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Rochester Democrat & Chronicle
Oct 15, 2004
by Lauren Stanforth, Staff Writer
Drug protesters, Amtrak spar over tripIt must be election season when train protocol is said to have a connection to the outcome of a televised presidential debate.
Organizers of the Rx Express, a train carrying 25 people from Miami to Toronto to buy cheaper prescription drugs, sent out a statement this week saying the group would hold news conferences at many of the stations it passed through -- including one in Rochester on Wednesday.
But when the train arrived, Rx organizers leaned out a partially opened door and said Amtrak officials had barred them from exiting the train to talk to reporters.
Jerry Flanagan, health care policy director for the nonprofit group running the Rx Express, said Amtrak's action must have been taken to keep protests about U.S. prescription drug costs out of the news on the day of the last presidential debate.
"It wasn't a local Amtrak decision. It was clear this was coming from central office in Washington, D.C.," said Flanagan, who works for the group The Foundation for Taxpayer and Consumer Rights.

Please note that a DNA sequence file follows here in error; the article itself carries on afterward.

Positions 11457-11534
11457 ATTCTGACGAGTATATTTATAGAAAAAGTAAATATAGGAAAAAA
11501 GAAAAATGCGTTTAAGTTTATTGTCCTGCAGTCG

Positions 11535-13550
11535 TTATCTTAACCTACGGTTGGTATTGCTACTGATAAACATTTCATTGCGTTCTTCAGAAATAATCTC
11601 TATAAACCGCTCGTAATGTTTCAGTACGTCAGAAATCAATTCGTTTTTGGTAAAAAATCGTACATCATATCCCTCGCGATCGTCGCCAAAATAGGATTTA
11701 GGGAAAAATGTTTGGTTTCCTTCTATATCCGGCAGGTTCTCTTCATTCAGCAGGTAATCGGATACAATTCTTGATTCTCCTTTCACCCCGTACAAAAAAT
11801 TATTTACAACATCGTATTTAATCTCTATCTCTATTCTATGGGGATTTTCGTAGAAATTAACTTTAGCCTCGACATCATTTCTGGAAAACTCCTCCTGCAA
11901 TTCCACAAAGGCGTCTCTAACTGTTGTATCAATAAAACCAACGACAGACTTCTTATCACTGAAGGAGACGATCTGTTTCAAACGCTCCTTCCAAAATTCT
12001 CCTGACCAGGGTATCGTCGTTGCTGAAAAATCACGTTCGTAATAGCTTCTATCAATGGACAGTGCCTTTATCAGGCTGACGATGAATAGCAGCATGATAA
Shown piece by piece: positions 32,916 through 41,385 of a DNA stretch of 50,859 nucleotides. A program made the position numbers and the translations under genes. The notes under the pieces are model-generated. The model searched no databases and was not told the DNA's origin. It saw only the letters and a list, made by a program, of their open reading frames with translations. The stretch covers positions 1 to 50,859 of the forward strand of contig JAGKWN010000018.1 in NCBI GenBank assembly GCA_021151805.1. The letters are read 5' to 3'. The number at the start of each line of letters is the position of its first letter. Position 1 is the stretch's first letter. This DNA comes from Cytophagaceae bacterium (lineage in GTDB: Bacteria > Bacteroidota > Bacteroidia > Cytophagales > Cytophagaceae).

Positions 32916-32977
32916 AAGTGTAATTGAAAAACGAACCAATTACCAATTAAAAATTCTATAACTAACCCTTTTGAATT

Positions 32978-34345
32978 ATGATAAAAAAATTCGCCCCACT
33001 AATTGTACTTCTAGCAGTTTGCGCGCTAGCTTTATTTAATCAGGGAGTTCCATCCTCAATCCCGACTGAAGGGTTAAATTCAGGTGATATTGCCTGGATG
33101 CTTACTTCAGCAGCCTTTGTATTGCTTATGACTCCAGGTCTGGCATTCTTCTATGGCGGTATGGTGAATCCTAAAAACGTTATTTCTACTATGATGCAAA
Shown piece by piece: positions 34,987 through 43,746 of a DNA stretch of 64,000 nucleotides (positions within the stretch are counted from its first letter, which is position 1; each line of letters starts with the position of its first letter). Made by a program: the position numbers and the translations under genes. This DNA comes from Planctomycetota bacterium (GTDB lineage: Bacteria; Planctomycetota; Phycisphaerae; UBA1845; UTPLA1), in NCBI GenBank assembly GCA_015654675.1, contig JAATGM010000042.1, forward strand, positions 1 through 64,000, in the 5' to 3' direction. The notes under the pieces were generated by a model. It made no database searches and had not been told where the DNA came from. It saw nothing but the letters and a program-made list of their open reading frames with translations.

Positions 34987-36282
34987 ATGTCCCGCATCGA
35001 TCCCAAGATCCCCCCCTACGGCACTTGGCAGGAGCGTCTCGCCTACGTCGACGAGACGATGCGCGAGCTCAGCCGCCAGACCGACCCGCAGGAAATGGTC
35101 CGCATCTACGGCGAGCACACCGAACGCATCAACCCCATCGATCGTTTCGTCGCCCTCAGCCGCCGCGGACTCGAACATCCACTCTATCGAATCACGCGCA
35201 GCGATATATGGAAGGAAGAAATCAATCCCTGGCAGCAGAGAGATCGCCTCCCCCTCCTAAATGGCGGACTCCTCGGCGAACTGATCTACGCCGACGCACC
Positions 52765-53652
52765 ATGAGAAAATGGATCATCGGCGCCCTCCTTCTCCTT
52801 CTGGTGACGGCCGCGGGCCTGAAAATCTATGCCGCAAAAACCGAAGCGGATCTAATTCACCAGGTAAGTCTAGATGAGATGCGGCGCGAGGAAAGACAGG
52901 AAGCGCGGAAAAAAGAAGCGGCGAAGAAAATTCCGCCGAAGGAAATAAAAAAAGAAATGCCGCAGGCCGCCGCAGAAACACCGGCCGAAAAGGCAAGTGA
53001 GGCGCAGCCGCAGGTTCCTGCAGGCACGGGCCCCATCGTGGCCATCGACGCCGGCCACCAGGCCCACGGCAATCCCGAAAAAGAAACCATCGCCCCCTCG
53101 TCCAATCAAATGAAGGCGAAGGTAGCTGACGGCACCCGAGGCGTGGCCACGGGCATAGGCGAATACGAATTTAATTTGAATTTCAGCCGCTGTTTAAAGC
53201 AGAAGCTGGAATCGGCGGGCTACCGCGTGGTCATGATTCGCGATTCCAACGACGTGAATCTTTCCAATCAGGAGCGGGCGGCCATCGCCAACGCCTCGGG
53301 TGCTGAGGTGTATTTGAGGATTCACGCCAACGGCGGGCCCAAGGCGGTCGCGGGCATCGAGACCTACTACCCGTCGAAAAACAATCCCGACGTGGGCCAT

But Cliff Black, director of media relations for Amtrak, said that statement is a fabrication. Black said Rx Express broke its original agreement with Amtrak to not hold news conferences on train station platforms.
There wasn't enough time between stops for the news conferences, Black said, and the events would have prevented the trains from running on time.
Black said Amtrak had agreed to allow reporters into the protesters' two private cars as long as they were provided a list of those reporters' names.
The reporters would then have to ride to the next stop.
"There was a violation of our agreement with the sponsors of the trip. But we had no prohibition against media riding the train," Black said.
The Rx Express eventually reached its destination late Wednesday. The train riders met with a Canadian physician Thursday to get their prescriptions.
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